Let’s face it. The more doctors you see, the more medical files you have. And the more scattered your medical records are, the higher your risk of drug errors, missed diagnoses, and other potentially dangerous glitches. The solution? Keep a set of your own personal health records at home. It just makes good sense.
We encourage all of the patients with whom we work to get copies of any diagnostic testing or blood work that they’ve had done. One of our older patients typed her extensive medical history on her computer. Whenever she has a new physician appointment, she prints out an updated version and takes it with her to the office. After completing her demographic and insurance information, she attaches her history to the clipboard and hands it politely to the receptionist. It saves her time and prevents unintended omissions.
Your personal health record can be on paper or electronic, whichever is easier for you. There are a growing number of on-line solutions for individuals to access on the Internet. The American Health Information Management Association provides a step-by-step guide to creating your own personal health records on its website
Portable storage devices (CDROM, DVD, USB flash drive or smart phones) and word processing templates can also be used to help create an electronic record. Two of the disadvantages of storing your information on portable devices are that the data is subject to physical loss and damage and many computers at physician offices and hospitals cannot read or update your records. So it may not help to hand your USB flash drive to your primary care provider or to the emergency room triage nurse.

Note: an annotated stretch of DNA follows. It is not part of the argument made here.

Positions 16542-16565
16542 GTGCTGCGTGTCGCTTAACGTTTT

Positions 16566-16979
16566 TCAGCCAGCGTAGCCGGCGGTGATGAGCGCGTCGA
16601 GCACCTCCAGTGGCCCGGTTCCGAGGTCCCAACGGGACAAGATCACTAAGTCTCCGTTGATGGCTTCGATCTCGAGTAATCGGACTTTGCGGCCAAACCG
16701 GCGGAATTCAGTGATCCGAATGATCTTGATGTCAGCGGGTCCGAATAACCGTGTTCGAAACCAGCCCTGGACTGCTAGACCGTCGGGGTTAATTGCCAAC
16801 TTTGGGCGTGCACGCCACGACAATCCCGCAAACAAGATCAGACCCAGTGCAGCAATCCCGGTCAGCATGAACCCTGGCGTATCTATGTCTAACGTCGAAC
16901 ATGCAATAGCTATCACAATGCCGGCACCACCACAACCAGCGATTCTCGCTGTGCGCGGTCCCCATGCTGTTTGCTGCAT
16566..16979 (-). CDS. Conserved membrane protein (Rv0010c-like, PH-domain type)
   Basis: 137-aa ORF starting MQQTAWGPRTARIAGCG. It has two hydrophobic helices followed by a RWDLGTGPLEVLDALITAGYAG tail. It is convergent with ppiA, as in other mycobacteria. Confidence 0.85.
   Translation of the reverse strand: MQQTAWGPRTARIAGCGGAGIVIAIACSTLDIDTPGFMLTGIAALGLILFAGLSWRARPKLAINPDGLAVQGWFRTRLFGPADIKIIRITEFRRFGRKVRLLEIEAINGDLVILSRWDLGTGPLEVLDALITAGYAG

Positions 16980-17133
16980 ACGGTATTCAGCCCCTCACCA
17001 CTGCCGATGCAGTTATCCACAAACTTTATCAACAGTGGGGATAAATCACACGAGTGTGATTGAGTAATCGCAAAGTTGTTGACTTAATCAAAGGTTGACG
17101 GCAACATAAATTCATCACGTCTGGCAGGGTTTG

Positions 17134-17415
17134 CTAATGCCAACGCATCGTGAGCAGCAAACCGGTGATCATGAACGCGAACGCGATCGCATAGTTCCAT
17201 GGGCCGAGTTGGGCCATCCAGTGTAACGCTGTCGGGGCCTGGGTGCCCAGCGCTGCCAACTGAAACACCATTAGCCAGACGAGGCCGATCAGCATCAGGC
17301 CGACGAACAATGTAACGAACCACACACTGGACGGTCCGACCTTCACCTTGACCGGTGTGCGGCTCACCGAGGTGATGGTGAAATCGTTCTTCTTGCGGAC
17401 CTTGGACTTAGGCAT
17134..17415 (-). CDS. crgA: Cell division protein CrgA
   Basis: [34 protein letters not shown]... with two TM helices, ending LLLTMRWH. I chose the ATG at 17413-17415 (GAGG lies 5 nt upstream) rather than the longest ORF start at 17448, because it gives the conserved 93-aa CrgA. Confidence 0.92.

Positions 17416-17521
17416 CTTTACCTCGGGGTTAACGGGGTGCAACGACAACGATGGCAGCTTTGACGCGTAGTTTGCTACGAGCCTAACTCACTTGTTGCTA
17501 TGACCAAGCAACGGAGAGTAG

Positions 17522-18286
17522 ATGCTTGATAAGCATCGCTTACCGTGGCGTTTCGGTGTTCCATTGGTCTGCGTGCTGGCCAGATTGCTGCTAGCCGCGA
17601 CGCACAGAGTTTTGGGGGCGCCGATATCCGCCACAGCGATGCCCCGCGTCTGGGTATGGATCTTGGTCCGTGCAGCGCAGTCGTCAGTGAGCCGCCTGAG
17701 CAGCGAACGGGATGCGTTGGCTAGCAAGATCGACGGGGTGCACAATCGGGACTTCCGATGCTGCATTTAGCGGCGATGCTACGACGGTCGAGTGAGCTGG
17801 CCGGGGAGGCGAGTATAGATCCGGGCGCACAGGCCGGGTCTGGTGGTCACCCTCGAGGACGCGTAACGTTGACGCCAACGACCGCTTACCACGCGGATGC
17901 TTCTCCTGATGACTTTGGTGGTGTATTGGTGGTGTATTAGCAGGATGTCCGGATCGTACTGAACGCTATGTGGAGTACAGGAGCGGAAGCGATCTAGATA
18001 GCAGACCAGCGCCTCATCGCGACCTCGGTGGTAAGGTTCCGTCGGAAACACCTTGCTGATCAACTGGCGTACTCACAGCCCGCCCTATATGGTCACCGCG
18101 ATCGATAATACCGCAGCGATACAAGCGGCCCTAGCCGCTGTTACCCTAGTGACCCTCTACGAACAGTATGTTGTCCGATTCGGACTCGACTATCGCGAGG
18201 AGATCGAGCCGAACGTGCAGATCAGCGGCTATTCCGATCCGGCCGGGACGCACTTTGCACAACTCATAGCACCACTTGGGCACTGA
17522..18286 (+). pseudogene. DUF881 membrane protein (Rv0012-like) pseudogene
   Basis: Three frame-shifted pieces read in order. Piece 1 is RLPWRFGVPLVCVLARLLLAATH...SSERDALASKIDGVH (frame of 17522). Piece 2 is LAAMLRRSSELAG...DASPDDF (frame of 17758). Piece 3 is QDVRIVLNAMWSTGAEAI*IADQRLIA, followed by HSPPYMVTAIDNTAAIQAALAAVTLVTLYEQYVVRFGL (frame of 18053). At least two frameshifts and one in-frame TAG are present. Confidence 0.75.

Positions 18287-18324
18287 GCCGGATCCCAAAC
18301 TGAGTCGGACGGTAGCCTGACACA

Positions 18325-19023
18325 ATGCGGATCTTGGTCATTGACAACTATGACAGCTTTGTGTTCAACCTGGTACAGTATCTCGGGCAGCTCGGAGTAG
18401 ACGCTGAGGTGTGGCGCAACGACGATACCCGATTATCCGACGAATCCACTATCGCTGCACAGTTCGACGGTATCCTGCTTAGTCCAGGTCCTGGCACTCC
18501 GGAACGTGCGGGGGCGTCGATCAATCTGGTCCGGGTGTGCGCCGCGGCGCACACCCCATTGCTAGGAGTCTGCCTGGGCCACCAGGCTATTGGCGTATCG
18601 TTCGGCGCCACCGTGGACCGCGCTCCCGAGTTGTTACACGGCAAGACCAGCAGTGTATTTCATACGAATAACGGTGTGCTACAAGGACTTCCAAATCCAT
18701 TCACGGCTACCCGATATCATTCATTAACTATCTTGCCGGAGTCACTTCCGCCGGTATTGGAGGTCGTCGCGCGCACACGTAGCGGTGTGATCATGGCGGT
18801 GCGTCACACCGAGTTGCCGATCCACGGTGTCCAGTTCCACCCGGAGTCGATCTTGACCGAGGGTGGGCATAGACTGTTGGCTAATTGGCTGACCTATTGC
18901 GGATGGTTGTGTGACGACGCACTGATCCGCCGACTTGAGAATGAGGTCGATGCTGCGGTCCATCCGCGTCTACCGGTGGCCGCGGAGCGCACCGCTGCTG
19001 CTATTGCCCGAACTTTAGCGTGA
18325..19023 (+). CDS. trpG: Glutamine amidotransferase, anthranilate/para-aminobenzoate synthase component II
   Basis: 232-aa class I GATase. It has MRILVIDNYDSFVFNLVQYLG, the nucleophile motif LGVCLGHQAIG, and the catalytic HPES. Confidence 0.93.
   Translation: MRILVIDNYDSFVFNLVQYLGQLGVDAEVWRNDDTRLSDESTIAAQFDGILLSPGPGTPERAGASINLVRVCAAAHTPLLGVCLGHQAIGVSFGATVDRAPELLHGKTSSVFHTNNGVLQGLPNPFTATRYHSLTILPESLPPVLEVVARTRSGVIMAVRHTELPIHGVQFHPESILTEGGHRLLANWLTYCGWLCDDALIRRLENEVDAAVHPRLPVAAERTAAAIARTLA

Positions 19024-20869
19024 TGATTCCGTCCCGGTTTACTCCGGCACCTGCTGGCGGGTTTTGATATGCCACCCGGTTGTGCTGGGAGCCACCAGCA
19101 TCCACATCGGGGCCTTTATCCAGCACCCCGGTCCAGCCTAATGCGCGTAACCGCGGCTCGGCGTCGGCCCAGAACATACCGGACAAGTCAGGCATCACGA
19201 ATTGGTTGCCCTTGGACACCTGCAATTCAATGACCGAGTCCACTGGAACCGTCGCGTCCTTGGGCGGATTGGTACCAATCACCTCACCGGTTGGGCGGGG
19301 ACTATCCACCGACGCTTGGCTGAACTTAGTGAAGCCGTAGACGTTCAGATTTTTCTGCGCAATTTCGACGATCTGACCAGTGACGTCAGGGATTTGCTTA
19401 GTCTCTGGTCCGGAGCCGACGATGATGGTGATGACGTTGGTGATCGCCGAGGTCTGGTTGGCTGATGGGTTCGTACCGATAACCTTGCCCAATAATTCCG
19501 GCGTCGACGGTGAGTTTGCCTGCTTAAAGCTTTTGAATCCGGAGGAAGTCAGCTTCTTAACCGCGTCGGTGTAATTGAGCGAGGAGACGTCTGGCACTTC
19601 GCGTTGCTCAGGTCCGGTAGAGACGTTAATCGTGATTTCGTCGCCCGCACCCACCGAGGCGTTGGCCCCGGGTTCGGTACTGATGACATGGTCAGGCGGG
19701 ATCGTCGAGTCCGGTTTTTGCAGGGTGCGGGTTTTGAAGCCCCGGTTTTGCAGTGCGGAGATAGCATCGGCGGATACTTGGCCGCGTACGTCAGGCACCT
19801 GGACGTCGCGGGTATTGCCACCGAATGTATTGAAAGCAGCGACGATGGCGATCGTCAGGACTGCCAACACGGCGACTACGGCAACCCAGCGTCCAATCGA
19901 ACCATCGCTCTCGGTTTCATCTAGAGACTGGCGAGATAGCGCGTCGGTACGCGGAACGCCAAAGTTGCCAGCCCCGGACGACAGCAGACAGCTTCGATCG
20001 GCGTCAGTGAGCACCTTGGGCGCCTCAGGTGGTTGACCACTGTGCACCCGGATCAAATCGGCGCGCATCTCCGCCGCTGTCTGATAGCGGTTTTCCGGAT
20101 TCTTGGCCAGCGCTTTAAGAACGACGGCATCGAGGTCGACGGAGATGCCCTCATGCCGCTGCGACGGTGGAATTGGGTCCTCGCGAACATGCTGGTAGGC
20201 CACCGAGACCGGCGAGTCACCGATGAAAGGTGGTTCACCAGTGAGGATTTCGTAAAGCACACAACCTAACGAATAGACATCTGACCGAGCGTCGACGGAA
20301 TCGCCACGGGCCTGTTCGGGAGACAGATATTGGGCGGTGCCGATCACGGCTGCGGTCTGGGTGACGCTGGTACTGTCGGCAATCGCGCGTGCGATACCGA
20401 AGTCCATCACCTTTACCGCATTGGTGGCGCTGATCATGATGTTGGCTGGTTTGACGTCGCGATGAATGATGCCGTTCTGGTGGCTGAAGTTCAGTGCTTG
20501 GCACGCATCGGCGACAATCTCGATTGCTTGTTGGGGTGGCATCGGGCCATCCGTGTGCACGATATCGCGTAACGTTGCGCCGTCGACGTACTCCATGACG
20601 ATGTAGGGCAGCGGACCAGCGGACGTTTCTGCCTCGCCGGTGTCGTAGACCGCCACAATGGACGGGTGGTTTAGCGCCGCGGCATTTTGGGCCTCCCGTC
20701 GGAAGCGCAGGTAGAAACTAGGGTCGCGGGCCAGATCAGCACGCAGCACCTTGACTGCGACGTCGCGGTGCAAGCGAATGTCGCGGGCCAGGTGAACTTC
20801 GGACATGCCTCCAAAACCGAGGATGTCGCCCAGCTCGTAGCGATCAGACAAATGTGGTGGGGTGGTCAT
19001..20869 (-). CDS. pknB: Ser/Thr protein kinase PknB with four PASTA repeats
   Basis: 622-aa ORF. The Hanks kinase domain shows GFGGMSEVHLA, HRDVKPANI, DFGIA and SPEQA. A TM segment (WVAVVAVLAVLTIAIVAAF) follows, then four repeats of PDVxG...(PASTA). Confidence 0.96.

Businesses, particularly those that offer health promotion programs, are also encouraging employees to create their own personal health records as a way of tracking changes and detecting improvements. In theory, by providing employees an online tool to monitor their health, companies believe they can cut healthcare costs without raising concerns about data privacy. They believe that empowered employees are ultimately healthier employees.
If you don’t know where to get started or what should be included, consider these basic components of a Personal Health Record:
• Personal identification
• Emergency contacts, including phone numbers
• Healthcare provider contacts, including specialists and dentists
• Health insurance information
• Living will, advance directive, or power of attorney
• Organ donor authorization, if any
• Current medications and dosages
• Significant illnesses and surgeries, with dates
• Immunizations and their dates
• Allergies or other sensitivities
• Results from most recent physical exam
• Test results and eye and dental records
• Family health history
• Opinions of specialists
• Correspondence with physicians
Remember, personal health records are a great tool for helping you make decisions and understand trends in your own health. And people who are engaged are typically healthier, with a better quality of life.